Who Was The World's First Blogger?

Sei Shōnagon, b. 966: “Her writings were eventually collected and published in The Pillow Book (public library) in 1002. An archive of pictures and illustrations, records of interesting events in court, and daily personal thoughts, many in list-form, this was arguably the world’s first ‘blog’ by conceptual format and Shōnagon the world’s first blogger.”

Michel de Montaigne, b. 1533: “It’s been said—by Bakewell, with reservations, and others—that Montaigne was the first blogger. His favorite subject, as he often remarked, was himself (‘I would rather be an expert on me than on Cicero’), and he meant to leave nothing out (‘I am loath even to have thoughts which I cannot publish’).”

William Shakespeare, b. 1564: “Shakespeare writing the first blog ever created.”

Samuel Pepys, b. 1633: “When chocolate spread to London, renowned diarist Samuel Pepys (history’s first blogger) drank hot chocolate as his hangover cure after Charles II’s coronation.”

Sir Richard Steele, b. 1672: “Ben Hammersley in a talk called Etiquette and the Singularity delivered in Copenhagen, stated that the first blogger was Sir Richard Steele back in 1709. Steele who wanted to circulate his views and opinions did so by writing a letter three times a week. This letter—The Tatler—was distributed to its readers by street urchins.”

Benjamin Franklin, b. 1706: “Self-published, self-guided and self-promoting, Poor Richard’s Almanack was the world’s first blog.”

Paul Revere, b. 1734: “He excitedly retells Gladwell’s (inaccurate) version of Paul Revere’s ride and turns Revere into the first blogger, since the latter uses ‘blogging software instead of a horse to spread [an] idea virus.'”

Thomas Paine, b. 1737: “Thomas Paine was in effect the first blogger, and Benjamin Franklin was essentially loading his persona into the MySpace of the 18th century, Poor Richard’s Almanack.”

Charles Dickens, b. 1812: “Scholars are confidant [sic] that punchy opinion pieces, penned anonymously by Dickens in response to the social ills of the day, reveal him to be the first ‘blogger.'”

Mark Twain, b. 1835: “Mark Twain expert Robert Hirst had this to say about Mark Twain’s posthumously published memoir, which goes on sale Nov. 15th: ‘Partly a journal, partly a diary, and partly recollection. So yeah, I think of it as a kind of blog, a blog without a web!'”

Mary MacLane, b. 1881: “Excited that Melville House is republishing Mary Maclane, who invented blogging in 1902.”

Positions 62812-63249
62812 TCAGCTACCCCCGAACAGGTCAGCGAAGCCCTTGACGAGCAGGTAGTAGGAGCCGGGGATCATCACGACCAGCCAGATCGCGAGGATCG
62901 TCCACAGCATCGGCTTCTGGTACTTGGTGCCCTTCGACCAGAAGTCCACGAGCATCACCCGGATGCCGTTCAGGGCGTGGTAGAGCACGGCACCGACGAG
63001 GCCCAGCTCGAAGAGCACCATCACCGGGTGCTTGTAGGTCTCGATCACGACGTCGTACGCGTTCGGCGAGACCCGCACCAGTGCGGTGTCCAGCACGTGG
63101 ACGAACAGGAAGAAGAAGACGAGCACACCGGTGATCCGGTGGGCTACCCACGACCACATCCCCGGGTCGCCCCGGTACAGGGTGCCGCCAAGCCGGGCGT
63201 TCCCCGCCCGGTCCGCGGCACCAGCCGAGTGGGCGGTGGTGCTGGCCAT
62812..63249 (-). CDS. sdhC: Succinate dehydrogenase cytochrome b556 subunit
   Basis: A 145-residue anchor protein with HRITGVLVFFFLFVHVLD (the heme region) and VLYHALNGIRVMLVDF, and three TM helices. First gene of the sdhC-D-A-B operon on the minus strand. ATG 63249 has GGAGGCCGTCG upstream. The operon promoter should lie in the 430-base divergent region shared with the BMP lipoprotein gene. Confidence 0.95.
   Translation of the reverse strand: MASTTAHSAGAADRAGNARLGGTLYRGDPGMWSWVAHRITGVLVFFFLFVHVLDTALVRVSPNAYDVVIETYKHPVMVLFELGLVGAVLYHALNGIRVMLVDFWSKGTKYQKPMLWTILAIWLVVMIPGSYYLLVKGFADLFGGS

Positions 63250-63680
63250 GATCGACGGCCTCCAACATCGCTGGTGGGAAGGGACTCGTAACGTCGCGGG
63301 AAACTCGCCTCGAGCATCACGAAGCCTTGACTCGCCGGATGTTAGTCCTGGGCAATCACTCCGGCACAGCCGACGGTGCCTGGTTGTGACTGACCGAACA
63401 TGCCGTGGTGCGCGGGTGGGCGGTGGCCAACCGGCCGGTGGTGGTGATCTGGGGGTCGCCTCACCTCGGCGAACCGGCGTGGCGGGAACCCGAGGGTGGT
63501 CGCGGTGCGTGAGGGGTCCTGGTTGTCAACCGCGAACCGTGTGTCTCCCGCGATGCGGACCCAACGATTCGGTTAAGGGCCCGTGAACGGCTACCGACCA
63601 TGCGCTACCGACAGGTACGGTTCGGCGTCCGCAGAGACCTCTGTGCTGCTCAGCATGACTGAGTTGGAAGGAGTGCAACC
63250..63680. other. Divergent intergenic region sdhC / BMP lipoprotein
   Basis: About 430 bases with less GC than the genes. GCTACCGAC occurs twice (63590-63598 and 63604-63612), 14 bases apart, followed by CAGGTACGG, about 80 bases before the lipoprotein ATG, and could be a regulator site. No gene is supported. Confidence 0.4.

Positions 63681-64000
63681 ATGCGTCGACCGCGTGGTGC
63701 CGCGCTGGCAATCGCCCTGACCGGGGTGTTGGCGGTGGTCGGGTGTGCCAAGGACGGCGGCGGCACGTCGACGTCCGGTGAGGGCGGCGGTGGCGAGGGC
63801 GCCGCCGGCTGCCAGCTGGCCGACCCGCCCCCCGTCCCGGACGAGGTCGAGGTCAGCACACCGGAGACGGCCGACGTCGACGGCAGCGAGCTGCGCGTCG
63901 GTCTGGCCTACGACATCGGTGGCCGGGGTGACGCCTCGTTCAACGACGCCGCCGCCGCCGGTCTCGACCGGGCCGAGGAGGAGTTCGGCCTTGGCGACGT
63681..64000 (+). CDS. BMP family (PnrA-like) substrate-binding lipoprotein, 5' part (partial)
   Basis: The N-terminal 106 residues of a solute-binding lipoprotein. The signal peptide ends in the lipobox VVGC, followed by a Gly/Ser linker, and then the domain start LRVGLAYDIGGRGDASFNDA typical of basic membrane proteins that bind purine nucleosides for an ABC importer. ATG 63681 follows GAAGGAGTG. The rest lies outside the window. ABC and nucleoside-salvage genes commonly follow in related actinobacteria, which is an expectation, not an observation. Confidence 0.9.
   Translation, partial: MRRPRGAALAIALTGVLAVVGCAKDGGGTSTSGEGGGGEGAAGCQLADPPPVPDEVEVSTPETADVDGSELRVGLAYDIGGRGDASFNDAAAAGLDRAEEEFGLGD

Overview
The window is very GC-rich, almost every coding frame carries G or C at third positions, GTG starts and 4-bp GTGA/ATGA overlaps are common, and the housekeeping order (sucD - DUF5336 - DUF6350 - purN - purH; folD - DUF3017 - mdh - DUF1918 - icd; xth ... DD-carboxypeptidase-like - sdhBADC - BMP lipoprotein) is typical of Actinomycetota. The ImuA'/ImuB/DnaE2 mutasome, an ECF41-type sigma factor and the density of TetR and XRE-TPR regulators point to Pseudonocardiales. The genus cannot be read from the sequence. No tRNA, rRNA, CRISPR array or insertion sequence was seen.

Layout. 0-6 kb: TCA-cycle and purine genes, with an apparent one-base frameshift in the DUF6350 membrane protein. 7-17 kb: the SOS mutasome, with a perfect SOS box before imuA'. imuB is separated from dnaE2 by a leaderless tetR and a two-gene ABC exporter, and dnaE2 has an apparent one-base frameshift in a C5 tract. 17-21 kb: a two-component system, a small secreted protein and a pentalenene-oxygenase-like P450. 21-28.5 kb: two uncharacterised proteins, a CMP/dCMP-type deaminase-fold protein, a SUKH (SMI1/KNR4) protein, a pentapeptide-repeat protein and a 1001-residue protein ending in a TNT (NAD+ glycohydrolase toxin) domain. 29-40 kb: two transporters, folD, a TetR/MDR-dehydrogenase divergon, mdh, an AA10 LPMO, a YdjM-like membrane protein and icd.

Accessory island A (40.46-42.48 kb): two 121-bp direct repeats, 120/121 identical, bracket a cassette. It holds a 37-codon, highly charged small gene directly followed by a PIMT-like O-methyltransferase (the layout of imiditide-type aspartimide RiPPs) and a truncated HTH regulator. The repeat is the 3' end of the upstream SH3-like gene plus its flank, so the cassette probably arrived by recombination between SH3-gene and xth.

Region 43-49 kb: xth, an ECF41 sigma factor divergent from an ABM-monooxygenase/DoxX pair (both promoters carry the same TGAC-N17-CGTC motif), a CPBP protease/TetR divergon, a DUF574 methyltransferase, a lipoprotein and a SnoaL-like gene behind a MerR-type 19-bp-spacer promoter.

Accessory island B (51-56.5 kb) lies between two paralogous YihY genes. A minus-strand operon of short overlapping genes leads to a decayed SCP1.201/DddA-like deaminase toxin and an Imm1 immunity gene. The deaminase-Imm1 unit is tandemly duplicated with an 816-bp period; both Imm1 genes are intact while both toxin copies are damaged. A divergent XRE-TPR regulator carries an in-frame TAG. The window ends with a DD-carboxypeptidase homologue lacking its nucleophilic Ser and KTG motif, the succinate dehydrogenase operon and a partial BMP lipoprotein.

George Orwell, b. 1903: “Held at Wellesley College, an elite American college for women, the conference featured panels that described him as the conscience of his generation, a prophet, a rebel, a misunderstood Christian, an early gay rights advocate, a latter-day Tocqueville, possibly the first blogger, and an obvious misogynist.”

Diane Vreeland, b. 1903: “Vreeland immediately launched her ‘Why Don’t You…?’ column on the pages of Bazaar. These aphoristic musings—which to me made Vreeland the first blogger—coaxed readers out of their quotidian existence and dared them to dream.”

I.F. Stone, b. 1907: “His putative claim to the title ‘first blogger‘ has become a cyberspace cliché.”

Marshall McLuhan, b. 1911: “Jacobs points out that McLuhan’s writing style— frustrating to those trying to wring out an argument—may have been ahead of its time, resembling the assertion-based, quote-heavy, quick riffs that characterize much internet-based writing.”

Hunter Thompson, b. 1937: “Dr. Hunter Thompson (the honorific came from a mail-order divinity school) was our first blogger , a skilled journalist who wrote funny, vivid opinion pieces about his time and place—Nixon’s America—in the magazines of his day: The Nation, Scanlan’s Monthly and, his most frequent stomping ground, Rolling Stone.”

Harvey Pekar, b. 1939: “‘He was the original blogger,’ said Dean Haspiel, a comics artist who collaborated with Mr. Pekar on The Quitter, a hardcover autobiography released in 2005.”

Michael Musto, b. 1955: “‘Do you think if you were a kid now, you would be a blogger?’ I asked. “Yeah,” Musto said. “I mean, it’s like in a way I was the original blogger. But now everyone in the world is a blogger, which means everyone on earth is a gossip columnist. I used to compete with maybe five people, now you’re competing with like five billion people.'”

Doogie Howser, b. 1989: “Doogie Howser has been jokingly referred to as the world’s first blogger. But the kid doctor’s quasi-poignant, ellipsis-laden insights more closely resemble Twitter updates.”



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Elon Green is a contributing editor to Longform.